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Seven weird things about life in Austria you need to get used to

   Traditional Dirndl dresses have made a comeback in Austria in recent years.  (Photo by Christof STACHE / AFP)
Traditional Dirndl dresses have made a comeback in Austria in recent years.  (Photo by Christof STACHE / AFP)
To live in Austria is to have constant access to Schnitzel and Sachertorte and enjoy trips to the lakes and mountains. But what are the weird things that you never knew about before moving to this beautiful Alpine state?

People dressed in traditional clothes

In recent years, Austrian traditional clothing such as Lederhosen and Dirndls have been becoming increasingly popular with younger people seeking to reconnect with their Austrian heritage. 

Although in past years Austrian traditional clothing (Tracht) was worn by many as a symbol of Austrian pride and nationalism, hipsters began wearing traditional clothing again a few years ago . Now irony has turned to enthusiasm for many Austrians. One commonly heard mantra is that every woman can look good in a Dirndl regardless of age or physique. Don’t be surprised if you get on a tram or are out walking in the hills and find yourself standing with a group of people dressed in Dirndls and Lederhosen, particularly during the wine harvest season.

READ MORE: 11 Austrian life hacks that will make you feel like a local

No shops open on Sunday

Weekends in Austria can feel like going back in time, as almost all its supermarkets and shops close on Sundays. Living in Austria means remembering to make sure you’ve stocked up on essentials the day before, bearing in mind many shops close early on Saturday too. Sundays are left free for church, sports, culture and relaxation.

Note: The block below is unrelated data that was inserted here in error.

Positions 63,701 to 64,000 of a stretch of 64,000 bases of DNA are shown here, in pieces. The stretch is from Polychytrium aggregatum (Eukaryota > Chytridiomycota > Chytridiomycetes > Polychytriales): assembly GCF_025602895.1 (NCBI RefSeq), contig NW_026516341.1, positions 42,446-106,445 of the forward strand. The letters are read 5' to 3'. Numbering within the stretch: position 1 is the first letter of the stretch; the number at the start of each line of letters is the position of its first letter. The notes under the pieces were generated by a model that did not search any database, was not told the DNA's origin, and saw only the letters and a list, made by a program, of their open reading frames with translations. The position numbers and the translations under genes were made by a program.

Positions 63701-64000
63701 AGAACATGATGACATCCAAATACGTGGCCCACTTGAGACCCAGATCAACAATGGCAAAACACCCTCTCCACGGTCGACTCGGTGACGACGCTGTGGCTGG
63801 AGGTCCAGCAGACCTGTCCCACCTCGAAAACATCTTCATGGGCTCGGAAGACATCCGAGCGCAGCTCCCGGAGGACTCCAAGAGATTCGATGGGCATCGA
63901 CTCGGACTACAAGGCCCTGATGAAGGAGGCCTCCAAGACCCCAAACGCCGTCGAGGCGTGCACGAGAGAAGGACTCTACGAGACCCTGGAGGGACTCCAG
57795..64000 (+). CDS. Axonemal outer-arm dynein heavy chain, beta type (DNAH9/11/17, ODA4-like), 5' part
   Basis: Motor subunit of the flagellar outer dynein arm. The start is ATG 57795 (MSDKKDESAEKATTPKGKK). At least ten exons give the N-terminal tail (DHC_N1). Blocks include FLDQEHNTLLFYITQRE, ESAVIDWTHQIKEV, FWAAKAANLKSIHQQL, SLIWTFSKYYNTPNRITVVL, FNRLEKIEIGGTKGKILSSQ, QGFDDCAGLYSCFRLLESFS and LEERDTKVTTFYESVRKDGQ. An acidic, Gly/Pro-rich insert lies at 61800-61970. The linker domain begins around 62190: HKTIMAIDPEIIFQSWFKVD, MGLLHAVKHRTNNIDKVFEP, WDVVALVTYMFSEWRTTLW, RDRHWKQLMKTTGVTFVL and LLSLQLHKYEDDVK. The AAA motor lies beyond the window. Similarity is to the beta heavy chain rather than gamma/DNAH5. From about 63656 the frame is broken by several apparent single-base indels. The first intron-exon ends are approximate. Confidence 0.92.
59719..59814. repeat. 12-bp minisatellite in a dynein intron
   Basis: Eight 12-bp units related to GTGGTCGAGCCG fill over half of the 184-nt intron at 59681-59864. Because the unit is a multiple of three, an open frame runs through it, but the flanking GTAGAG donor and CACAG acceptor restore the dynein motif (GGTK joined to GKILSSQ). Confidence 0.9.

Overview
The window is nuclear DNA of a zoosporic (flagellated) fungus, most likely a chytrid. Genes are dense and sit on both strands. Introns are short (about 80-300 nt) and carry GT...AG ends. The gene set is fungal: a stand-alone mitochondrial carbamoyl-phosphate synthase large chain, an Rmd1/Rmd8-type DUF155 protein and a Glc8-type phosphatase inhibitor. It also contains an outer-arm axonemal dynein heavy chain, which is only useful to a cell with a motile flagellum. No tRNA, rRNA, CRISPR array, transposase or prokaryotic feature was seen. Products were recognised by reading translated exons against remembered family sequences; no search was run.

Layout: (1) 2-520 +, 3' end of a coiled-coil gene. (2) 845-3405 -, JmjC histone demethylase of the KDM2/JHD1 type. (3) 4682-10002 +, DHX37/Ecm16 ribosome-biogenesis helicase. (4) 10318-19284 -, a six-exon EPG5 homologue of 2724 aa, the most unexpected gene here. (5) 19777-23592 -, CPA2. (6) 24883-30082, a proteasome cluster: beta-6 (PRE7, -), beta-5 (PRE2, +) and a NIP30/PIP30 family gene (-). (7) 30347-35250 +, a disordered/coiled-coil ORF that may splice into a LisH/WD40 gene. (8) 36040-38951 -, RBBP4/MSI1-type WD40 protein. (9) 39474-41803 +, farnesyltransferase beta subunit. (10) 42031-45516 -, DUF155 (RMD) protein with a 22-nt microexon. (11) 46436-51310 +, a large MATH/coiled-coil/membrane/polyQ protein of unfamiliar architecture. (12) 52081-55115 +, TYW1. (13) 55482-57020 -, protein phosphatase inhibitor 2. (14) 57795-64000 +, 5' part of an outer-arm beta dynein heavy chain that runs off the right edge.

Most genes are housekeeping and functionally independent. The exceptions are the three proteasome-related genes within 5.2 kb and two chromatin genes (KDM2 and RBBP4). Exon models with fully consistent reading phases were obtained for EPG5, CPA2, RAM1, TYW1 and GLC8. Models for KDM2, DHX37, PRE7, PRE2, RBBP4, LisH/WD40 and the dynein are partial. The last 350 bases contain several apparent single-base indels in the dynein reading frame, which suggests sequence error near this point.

There’s no need to go without freshly baked bread or flowers as you can always find bakeries and flower shops open on Sunday mornings. Also, museums, galleries, cafes and restaurants are normally open on Sunday.

Nobody wants to be that person in a mile-long queue at Praterstern Billa in Vienna (one of the few stores open on Sundays), because you forgot some essential item. 

Alcohol: any place, anywhere and at any outdoor temperature

Drinking alcohol is allowed almost anywhere, and happens at any time, with many cafes offering sparkling wine with brunch or people enjoying a quick beer with breakfast. It’s also fine to bring wine and drink it in a park with your picnic. Cold weather is no deterrent for thousands of Austrians who love sipping winter Punsch (hot spiced wine) outside at Christmas markets despite freezing temperatures.

Austria is also very fond of the ‘Wegbier’, which is the beer you drink when you are on your way somewhere. 

One drink you have to try in Austria in autumn is Sturm, a fermented drink which falls somewhere between grape juice and wine. It is alcoholic, ranging from 4 – 10 percent, sweet and slightly fizzy. You can buy both red and white Sturm and it’s best drunk out of a mug in a vineyard during the autumn wine harvest. 

There are other unusual aspects to the drinking culture in Austria. Don’t be surprised to find yourself out of pocket if you invite your colleagues for a drink after work – that means you are buying all the rounds. Look deep into people’s eyes when you clink glasses and say “Prost” (“cheers” in German). Failure to do so means you will have bad sex, or that you’ve poisoned your drinking partner’s drink (depending on who you ask).